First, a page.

Chronic Leukemia

Types of Chronic Leukemia

The type of white blood cell that is affected will determine the type of chronic leukemia. Chronic leukemia can develop in lymphoid cells or myeloid cells. Chronic leukemia that affects lymphoid cells is called chronic lymphocytic leukemia (CLL). Chronic leukemia that affects myeloid cells is called chronic myeloid leukemia (CML).
 
Chronic lymphocytic leukemia accounts for about 7,000 new cases of leukemia each year. In most cases, people who are diagnosed with this type of chronic leukemia are more than 55 years of age. CLL almost never affects children.
 
Other names for chronic lymphocytic leukemia include:
 
  • CLL
  • Chronic lymphoblastic leukemia
  • Chronic lymphatic leukemia.
 
Chronic myeloid leukemia accounts for about 4,400 new cases of leukemia each year. This type of chronic leukemia affects mainly adults.
 
Other names for chronic myeloid leukemia include:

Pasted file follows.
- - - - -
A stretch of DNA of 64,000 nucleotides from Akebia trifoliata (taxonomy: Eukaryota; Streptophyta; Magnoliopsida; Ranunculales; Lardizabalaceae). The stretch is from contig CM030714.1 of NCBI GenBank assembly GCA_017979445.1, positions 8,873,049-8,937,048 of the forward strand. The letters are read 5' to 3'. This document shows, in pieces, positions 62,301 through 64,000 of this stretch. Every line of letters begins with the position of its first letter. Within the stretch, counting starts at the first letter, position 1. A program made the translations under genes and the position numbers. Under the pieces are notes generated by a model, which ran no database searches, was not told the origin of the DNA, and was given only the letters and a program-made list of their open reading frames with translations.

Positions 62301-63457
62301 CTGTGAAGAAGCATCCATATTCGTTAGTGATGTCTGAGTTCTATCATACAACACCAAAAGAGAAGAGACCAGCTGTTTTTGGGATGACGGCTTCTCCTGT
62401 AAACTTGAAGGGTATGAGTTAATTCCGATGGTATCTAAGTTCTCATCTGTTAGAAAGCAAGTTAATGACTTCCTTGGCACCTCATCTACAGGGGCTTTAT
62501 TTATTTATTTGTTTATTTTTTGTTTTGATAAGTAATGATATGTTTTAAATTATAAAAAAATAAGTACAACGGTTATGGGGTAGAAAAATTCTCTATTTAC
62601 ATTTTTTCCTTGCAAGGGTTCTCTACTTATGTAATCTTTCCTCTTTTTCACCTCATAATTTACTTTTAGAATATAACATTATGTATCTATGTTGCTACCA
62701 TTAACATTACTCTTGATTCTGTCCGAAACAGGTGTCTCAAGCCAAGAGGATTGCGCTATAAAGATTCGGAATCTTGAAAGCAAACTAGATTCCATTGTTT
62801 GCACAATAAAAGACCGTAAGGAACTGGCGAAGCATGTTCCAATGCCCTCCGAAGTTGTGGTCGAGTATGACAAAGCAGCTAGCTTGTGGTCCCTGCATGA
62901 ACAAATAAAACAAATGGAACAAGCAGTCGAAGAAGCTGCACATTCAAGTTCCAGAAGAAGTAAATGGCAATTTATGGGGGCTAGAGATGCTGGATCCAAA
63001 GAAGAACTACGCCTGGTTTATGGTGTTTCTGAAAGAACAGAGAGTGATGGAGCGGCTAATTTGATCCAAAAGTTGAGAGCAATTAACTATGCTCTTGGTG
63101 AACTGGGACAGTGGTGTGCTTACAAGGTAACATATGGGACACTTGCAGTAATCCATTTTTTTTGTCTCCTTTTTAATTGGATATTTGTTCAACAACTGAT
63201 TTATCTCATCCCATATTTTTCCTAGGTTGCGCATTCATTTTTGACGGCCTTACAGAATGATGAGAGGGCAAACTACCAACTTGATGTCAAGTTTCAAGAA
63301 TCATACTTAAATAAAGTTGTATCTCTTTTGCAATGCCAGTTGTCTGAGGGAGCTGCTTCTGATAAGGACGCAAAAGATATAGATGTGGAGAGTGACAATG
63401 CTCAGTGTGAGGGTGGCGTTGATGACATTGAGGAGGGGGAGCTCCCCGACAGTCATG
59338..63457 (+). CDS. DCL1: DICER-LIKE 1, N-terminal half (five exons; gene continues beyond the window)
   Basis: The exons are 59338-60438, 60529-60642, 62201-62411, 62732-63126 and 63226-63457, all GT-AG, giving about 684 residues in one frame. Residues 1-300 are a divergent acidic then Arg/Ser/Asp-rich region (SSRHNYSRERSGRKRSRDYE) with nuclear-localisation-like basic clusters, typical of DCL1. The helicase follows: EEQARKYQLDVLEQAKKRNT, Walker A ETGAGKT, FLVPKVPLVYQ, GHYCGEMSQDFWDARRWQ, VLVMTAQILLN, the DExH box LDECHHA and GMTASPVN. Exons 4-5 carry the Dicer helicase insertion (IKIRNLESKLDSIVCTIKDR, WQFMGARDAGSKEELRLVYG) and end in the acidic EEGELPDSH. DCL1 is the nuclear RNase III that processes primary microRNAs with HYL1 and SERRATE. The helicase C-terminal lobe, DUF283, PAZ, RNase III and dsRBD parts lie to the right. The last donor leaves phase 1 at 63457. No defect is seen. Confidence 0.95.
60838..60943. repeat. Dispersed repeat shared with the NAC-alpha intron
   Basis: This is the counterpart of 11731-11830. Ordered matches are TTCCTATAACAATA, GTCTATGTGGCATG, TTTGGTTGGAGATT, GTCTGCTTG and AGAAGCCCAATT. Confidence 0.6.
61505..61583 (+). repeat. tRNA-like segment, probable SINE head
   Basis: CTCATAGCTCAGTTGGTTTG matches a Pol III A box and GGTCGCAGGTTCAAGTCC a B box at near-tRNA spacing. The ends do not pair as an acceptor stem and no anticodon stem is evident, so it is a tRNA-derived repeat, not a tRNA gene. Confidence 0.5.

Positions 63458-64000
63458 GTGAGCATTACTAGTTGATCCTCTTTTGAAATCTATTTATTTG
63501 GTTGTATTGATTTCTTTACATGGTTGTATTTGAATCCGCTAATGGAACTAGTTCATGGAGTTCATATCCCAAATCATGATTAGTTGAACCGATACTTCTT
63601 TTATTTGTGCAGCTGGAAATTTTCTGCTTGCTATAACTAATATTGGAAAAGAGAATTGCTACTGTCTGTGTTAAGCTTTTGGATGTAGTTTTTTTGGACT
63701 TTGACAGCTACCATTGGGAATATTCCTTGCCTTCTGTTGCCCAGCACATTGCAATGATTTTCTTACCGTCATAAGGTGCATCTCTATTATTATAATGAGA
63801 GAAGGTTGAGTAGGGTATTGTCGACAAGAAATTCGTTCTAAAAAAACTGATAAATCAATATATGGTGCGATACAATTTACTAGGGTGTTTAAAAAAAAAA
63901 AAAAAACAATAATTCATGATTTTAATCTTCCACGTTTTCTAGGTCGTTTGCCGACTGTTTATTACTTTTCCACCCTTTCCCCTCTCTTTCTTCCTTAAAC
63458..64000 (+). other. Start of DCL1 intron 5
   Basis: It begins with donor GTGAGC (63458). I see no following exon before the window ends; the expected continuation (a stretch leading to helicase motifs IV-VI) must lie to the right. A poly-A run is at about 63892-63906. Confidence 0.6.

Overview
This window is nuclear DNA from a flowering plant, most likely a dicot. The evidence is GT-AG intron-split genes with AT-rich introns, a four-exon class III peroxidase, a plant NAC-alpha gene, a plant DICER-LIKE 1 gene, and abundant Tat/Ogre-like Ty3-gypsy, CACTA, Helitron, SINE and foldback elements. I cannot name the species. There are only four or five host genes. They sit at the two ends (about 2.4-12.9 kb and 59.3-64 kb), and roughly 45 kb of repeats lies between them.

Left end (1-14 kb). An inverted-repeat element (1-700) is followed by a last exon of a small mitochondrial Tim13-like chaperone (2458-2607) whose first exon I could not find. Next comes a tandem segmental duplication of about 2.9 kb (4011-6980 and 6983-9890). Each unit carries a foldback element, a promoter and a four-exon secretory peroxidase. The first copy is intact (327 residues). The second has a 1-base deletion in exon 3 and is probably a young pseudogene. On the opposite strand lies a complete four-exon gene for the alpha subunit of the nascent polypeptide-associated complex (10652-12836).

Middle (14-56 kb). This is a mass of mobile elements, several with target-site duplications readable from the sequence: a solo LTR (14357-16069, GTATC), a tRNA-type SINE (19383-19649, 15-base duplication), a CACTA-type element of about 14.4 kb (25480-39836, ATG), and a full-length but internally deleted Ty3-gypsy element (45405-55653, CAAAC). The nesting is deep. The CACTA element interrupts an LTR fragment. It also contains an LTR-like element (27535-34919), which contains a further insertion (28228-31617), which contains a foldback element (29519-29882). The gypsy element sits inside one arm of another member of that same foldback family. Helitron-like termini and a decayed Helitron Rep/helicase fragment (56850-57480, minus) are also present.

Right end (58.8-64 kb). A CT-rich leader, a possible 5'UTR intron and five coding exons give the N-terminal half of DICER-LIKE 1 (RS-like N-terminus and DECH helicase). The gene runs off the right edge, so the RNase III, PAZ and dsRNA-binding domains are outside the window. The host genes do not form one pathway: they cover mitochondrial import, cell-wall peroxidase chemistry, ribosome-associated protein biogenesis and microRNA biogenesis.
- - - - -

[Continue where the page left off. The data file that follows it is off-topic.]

What Causes It?

Most people with chronic myelogenous leukemia have a gene mutation (change) called the Philadelphia chromosome.
 
Every cell in the body contains DNA (genetic material) that determines how the cell looks and acts. DNA is contained inside chromosomes. In CML, part of the DNA from one chromosome moves to another chromosome, this change is called the "Philadelphia chromosome." This will result in the bone marrow making an enzyme, called tyrosine kinase, which causes too many stem cells to develop into white blood cells (granulocytes or blasts). The Philadelphia chromosome is not passed from parent to child.
 
No one knows the exact causes of chronic lymphocytic leukemia, and doctors can seldom explain why one person will get CLL and another person will not. However, chronic leukemia research has shown that people with certain risk factors are more likely than others to develop this type of chronic leukemia. A risk factor is anything that increases a person's chances of developing a disease.
 
Chronic lymphocytic leukemia risk factors include:
 
  • Being middle-aged or older, male, or Caucasian
  • A family history of chronic lymphocytic leukemia or cancer of the lymph system
  • Having relatives who are Russian Jews or Eastern European Jews.
 
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Chronic Leukemia Info

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